Wednesday, May 7, 2008

What are the inner and outer story of your book?

I'm a painter, too (one of my still life paintings is to your left), and I remember my favorite painting teacher once saying this:

What's around the object in a painting is as important as the object itself.

Artists call this area around the object "negative space." Whenever I got stuck painting the object itself, I trained myself to look at the negative space and see if putting attention on that would bring the object into focus. It often did.

And this painting technique taught me a lot about how the inner story and the outer story work together as you're writing a book.

Snippets ("islands") let the inner story evolve organically
In the post above, I talked about Kenneth Atchity's book, A Writer's Time, and Vivian Gornick's The Situation and the Story. They gave me excellent ideas to improve my book-writing method. I became skilled at pacing myself, writing in snippets ("islands"), and--most of all--restraining my need to organize until I had exhausted the random side of my writing self.

This random side produces the inner story, the emotional juice, the creative leaps in literature. Just like the negative space in a painting, it usually isn't the thing a writer focuses on. Luckily, it comes out organically if you write in snippets.

You'll probably be most familiar with your book's outer story. It's the structure of your story (the framework, the building).

The inner story is the life lived inside the events. It's what we remember long after we finish a great book. So, you can see how necessary it is!

Learn to let the inner and outer story grow naturally
The outer story grows from obvious outer specifics--like plot, setting, characters, your prime theories and techniques, the conflict your book presents. Many writers are naturally strong in outer story. If you tell a good story (orally) or you find plot easy, you're an "outer story" writer.

People who mull over meaning, think about motive, consider psychological reasons for actions are often "inner story" writers.

Both are good, both are necessary. We all start from one of them as our strength. It depends on our temperament, our introversion or extroversion to the world. It depends on our way of approaching our writing.

So neither is more or less important. But they are essential to the reader--both of them.

Each has a specific question
I decided the outer story could best be answered by the question, What happened?

The inner story was best answered by the question, What’s the point?

The inner story is demonstrated (remember "show, don't tell"?) from the book's outer events or main topic. To be believable, it must emerge naturally, organically. Not be tacked on. I found it was a process. As I wrote, the inner story began to peak through--almost unconsciously. My best stories and books had this organic feel.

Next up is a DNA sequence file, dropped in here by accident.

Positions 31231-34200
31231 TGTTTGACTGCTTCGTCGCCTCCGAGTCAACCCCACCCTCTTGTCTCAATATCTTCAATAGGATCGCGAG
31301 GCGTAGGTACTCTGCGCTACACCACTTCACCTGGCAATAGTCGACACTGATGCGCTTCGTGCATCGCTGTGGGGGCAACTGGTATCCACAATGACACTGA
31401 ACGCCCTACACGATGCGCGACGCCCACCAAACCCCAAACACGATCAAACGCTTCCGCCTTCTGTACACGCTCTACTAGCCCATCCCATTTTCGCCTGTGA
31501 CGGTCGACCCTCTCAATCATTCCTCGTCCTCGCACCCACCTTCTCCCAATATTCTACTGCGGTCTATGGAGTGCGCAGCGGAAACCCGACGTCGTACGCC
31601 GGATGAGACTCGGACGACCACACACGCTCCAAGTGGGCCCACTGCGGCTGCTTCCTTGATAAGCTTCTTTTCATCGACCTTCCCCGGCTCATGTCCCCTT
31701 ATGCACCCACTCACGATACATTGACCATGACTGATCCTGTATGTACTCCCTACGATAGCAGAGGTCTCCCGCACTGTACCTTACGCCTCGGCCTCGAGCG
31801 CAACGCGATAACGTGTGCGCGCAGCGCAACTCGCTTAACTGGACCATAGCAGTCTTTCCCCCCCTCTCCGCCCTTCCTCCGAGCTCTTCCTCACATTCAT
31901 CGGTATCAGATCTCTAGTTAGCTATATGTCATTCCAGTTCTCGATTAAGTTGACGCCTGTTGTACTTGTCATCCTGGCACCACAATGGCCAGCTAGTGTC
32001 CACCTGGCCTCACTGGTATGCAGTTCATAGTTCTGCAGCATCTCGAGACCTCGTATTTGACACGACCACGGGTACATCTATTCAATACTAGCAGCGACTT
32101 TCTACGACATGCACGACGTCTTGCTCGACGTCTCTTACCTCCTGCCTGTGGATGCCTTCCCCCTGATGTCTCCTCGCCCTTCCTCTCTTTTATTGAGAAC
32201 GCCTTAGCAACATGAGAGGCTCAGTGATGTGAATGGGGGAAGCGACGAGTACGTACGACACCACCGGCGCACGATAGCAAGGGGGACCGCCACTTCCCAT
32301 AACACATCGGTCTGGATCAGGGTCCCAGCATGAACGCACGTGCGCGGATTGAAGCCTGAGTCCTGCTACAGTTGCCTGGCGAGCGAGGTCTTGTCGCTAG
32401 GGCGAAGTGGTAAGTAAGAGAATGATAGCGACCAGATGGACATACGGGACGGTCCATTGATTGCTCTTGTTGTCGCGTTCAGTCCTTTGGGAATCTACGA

I found that a writer must discover the inner meaning of her own book as she writes it, to produce a compelling inner story. In a reader's mind, that makes a book worth lingering over.

Inner story isn't always easy, but it is very rewarding
As I worked on learning about the inner and outer story, I began to see patterns. Themes were emerging within the sequence of outer events. Patterns and echoes are delightful in literature. They bring out emotion. The inner story was showing itself in an organic way—and I realized it had emerged because I let myself create my book in snippets, accessing not just the linear writing self but the random one as well.

Both Atchity and Gornick had taught me something very valuable and now I had discovered another level of each concept: Atchity’s idea of writing in snippets, letting myself be random, had allowed many new possibilities to emerge. It also had organically developed the subtler aspects of my book (Gornick’s "story" of The Situation and the Story).

Without one, the other was much more difficult.

I saw how the inner story—the meaning, transformation, or discovery—is born of the process of risk, of showing up on the page.

What it meant for my writing
My last two published books, a novel and a self-help inspirational book, contain very developed inner and outer stories. Because I paid particular attention to developing both of these, the two books are my favorites of anything I've published.

Not to be immodest, but I think it's wonderful that they still bring me delight when I read them—and that odd (but not uncommon) experience of wondering: Did I write this?

And being delighted when I realize the answer is yes.

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